Cigarette smoking has been related to increased risk of colorectal adenomas, but the underlying mechanisms are unknown. Genetic polymorphisms are known for enzymes involved in the activation of polycyclic aromatic hydrocarbons and other tobacco-related carcinogens. Polycyclic aromatic hydrocarbons are activated by cytochrome P4501A1 (CYP1A1) and detoxified by glutathione S-transferases. We investigated the relation of CYP1A1 MspI and GSTM1 genotypes to the risk of colorectal adenomas with special reference to interaction with cigarette smoking among 205 cases of colorectal adenomas and 220 controls with normal total colonoscopy in a male Japanese population. Cigarette smoking was strongly associated with increased risk of colorectal adenomas. Overall, neither the CYP1A1 MspI genotype nor the GSTM1 genotype was related to colorectal adenomas. A significant trend for increased risk of colorectal adenomas associated with smoking was observed for each of the CYP1A1 MspI genotypes, and the increasing trends did not differ by MspI genotype. The positive association between smoking and colorectal adenomas did not vary much with GSTM1 genotypes. Among former and current smokers, adenoma risk did not differ according to the combination of CYP1A1 MspI and GSTM1 genotypes. CYP1A1 MspI and GSTM1 genotypes do not seem to modify the risk of colorectal adenomas associated with cigarette smoking.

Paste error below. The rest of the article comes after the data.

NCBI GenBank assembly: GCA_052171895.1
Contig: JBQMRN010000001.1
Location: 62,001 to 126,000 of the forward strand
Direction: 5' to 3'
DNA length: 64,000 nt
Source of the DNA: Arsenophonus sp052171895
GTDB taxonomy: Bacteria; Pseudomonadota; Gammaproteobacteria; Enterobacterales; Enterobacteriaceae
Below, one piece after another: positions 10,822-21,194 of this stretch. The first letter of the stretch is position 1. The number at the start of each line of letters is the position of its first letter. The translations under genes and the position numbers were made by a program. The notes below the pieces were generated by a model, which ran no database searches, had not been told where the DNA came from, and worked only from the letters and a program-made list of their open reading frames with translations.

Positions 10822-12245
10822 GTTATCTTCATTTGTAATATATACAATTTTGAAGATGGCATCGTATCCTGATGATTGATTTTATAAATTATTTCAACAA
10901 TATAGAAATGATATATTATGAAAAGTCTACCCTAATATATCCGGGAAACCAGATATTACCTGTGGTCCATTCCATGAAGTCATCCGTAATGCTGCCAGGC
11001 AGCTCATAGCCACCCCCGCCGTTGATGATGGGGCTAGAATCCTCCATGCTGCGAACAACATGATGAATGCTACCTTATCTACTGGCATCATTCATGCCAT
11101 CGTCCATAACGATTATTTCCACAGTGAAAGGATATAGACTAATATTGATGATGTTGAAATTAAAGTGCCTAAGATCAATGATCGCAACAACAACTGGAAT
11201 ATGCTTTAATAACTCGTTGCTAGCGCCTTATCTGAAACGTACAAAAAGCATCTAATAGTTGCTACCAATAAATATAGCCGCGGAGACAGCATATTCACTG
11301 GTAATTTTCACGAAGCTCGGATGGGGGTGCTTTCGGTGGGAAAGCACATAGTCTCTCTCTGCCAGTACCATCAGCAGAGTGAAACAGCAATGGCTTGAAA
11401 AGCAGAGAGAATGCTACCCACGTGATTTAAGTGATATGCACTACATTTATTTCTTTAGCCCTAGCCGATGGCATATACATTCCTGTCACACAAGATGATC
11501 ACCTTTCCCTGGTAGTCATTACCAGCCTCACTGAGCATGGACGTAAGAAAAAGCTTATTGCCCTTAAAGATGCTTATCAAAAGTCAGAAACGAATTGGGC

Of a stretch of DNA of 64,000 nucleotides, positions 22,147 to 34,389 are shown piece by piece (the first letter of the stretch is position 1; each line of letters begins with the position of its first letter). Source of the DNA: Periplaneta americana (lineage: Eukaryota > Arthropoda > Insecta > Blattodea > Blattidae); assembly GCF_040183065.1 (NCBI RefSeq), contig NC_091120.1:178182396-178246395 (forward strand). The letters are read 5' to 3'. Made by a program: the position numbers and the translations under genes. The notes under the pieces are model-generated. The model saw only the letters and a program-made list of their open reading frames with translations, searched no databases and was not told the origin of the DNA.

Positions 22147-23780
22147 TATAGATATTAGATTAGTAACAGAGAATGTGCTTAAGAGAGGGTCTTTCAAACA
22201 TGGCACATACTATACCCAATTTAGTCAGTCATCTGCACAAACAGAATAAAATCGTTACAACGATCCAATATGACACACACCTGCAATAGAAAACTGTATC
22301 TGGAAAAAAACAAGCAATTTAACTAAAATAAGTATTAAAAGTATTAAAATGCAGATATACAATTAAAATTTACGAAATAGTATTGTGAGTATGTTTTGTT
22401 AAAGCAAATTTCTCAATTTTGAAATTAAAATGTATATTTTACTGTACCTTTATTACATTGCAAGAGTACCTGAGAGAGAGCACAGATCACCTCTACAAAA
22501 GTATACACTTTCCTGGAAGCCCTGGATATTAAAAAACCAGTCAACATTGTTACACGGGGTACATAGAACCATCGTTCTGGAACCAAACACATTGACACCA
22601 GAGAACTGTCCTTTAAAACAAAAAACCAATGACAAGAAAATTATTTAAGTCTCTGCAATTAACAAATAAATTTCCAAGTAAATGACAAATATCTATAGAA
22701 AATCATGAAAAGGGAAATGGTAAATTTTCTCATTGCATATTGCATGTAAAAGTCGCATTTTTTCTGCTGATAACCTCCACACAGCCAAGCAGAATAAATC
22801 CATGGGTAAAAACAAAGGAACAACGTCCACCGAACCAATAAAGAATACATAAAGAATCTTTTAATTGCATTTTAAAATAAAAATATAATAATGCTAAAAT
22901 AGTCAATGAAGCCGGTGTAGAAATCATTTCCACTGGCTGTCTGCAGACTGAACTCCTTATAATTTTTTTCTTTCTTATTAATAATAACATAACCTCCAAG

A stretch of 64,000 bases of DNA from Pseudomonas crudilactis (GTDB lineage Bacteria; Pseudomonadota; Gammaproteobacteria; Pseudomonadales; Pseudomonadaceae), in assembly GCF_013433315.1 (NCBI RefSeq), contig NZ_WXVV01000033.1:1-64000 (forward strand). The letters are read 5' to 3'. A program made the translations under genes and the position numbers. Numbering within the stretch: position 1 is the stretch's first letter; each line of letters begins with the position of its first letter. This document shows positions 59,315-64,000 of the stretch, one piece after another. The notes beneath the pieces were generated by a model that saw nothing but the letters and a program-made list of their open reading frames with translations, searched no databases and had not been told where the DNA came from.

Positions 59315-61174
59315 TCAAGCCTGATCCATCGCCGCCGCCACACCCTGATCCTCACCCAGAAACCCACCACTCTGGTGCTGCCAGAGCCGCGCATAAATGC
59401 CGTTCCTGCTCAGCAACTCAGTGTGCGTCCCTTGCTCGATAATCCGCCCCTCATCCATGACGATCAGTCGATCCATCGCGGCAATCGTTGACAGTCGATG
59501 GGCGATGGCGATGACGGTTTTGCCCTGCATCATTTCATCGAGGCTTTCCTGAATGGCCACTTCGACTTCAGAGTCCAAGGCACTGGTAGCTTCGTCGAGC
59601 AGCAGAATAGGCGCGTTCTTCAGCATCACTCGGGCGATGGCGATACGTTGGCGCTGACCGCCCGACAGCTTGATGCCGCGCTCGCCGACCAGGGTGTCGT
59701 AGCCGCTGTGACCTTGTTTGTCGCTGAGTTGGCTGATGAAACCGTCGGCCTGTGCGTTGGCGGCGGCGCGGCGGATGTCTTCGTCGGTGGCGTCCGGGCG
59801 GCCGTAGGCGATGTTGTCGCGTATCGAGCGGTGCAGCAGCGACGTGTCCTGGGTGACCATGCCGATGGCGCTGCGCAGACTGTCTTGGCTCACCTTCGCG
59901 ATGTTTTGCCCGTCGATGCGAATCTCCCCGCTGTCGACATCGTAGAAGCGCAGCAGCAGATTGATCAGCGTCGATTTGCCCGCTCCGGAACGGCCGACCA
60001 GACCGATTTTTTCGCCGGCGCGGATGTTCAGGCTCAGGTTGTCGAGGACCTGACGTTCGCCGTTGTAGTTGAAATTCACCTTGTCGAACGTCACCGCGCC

|Number of pages||4|
|Publication status||Published - Jul 15 2000|
All Science Journal Classification (ASJC) codes
- Cancer Research